Animal shelters need food for kittens

ARF volunteer Trisha Gain holds two of the 140 kittens up for adoption. The shelter is in need of food to feed all the hungry mouths

Spring is kitten season according to people who volunteer at animal shelters and this year is proving to be a challenge to feed all those hungry mouths. The Animal Rescue Foundation (ARF) typically takes in cats surrendered from rural Alberta. Right now it has over 200 with 140 of them being kittens.

"What we're specifically looking for is wet food of the pate variety," said Trisha Gain, an ARF volunteer. "It's easier for the kittens to digest and swallow, many of them will need to be fed by syringe as well so the pate is easier to place in a syringe and feed the young kittens."

Gain added that many cats get a lot of their daily water intake from wet food and that's especially important during Calgary's abnormally warm spring and summer so far.

"We are responsible for providing all of our fosters with food to look after the cats that they agree to look after temporarily," said Gain. "So it's not just the animals we currently house in our quarantine facility, it's all of our fosters as well."

The story is similar at the Alberta Animal Rescue Crew Society that has shelters in both Edmonton and Calgary.

"It has been a crazy year," said Deanna Thompson, AARCS executive director. "I just looked up the numbers and we have 764 animals in care right now, so that's split more cats than dogs, but I think there's more than 250 dogs in care and the rest are cats."


Thompson has been with AARCS for 14 years and says that's not normal. Combine that with fewer people adopting pets this season and the number of surrendered animals in the shelter will just keep rising.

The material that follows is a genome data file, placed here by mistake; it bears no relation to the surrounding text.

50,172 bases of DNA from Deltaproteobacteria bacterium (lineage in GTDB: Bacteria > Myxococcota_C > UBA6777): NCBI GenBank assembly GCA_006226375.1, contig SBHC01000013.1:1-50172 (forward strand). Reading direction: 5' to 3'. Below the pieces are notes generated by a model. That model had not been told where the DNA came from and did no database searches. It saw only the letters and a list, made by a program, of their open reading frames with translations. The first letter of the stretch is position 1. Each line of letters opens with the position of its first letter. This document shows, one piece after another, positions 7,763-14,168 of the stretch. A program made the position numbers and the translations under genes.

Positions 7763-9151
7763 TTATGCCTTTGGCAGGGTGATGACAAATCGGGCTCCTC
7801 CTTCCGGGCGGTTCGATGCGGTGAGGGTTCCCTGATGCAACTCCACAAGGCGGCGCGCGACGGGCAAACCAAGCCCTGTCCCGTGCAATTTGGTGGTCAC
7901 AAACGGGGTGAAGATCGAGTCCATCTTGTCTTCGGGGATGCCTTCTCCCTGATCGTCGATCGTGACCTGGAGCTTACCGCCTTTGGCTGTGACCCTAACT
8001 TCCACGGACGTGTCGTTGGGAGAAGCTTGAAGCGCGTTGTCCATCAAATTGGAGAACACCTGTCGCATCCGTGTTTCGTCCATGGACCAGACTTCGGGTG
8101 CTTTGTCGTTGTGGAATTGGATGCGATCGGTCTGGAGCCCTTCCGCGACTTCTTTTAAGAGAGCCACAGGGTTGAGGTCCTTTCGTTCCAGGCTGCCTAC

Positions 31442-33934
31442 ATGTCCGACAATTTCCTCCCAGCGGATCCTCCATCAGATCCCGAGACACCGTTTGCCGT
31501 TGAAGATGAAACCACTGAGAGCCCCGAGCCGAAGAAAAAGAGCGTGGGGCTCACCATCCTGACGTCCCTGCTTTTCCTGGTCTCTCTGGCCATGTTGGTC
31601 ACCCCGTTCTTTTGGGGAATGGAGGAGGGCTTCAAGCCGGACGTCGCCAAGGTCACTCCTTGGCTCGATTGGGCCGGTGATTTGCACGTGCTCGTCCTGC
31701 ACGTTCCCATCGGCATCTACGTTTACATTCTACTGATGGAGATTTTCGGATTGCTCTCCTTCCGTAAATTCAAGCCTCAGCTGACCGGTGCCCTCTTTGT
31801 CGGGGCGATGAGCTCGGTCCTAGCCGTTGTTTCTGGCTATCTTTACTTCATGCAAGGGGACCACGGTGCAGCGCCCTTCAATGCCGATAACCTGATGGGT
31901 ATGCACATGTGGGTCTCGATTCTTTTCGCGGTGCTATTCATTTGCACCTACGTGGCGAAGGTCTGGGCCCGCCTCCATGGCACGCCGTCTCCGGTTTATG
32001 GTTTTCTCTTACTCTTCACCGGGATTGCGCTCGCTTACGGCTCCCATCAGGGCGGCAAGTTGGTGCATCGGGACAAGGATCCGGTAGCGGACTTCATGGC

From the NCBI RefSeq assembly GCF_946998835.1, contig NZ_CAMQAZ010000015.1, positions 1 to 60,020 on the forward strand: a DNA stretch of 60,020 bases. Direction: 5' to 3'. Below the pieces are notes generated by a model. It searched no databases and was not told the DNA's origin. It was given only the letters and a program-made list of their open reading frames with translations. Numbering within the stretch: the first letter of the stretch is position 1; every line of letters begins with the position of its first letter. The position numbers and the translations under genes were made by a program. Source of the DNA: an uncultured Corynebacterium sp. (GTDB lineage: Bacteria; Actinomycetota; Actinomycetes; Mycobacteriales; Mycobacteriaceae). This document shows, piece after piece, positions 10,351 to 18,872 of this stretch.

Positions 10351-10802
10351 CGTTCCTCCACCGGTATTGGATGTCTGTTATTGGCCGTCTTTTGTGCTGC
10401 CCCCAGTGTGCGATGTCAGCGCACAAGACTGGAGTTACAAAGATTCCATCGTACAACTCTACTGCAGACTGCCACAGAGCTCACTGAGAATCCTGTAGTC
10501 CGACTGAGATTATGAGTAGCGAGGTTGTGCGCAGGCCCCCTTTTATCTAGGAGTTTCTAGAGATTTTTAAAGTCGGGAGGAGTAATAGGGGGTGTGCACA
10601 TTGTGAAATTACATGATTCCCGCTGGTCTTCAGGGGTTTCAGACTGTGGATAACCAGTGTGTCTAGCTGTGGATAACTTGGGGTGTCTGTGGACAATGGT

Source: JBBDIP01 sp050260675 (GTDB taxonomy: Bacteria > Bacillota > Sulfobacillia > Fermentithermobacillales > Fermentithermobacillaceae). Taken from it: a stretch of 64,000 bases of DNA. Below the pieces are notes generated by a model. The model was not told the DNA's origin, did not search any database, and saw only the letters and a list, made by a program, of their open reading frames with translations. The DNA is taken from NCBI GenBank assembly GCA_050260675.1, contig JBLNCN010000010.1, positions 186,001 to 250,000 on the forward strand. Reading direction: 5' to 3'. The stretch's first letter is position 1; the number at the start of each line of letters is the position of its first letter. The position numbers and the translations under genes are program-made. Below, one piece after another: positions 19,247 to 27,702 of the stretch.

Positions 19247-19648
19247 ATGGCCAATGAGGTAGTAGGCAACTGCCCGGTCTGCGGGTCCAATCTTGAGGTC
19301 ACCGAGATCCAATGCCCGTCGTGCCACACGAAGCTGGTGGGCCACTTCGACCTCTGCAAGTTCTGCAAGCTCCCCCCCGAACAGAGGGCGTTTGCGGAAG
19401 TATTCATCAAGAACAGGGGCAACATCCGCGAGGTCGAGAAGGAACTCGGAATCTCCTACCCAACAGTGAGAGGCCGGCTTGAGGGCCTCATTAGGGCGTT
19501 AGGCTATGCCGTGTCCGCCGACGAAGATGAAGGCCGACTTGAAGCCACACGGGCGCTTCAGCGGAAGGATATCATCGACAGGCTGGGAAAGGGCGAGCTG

"I think potentially with restrictions lightening, people going away, maybe camping, school's out that kind of stuff, (and) we're not seeing the adoption rates that we were last year," said Thompson.

She said the shelter would like more people to volunteer to foster animals to provide them with the love and care they need before they're adopted.

"And funds are always good," said Thompson. "Donations have dried up kind of as well with the times so if you have any spare (money) we would like a donation."

Thompson says with pandemic restrictions easing and people soon returning to the office rather than working from home, many pets will be left alone for the first time in their lives.

"We are a little bit worried about separation anxiety in dogs," said Thompson. "Even cats actually as people start to go back to work, so hopefully people have done their job and got the training and ensure the animals spend some time alone so it's not as hard a transition for them."

Learn more about ARF and AARCS here: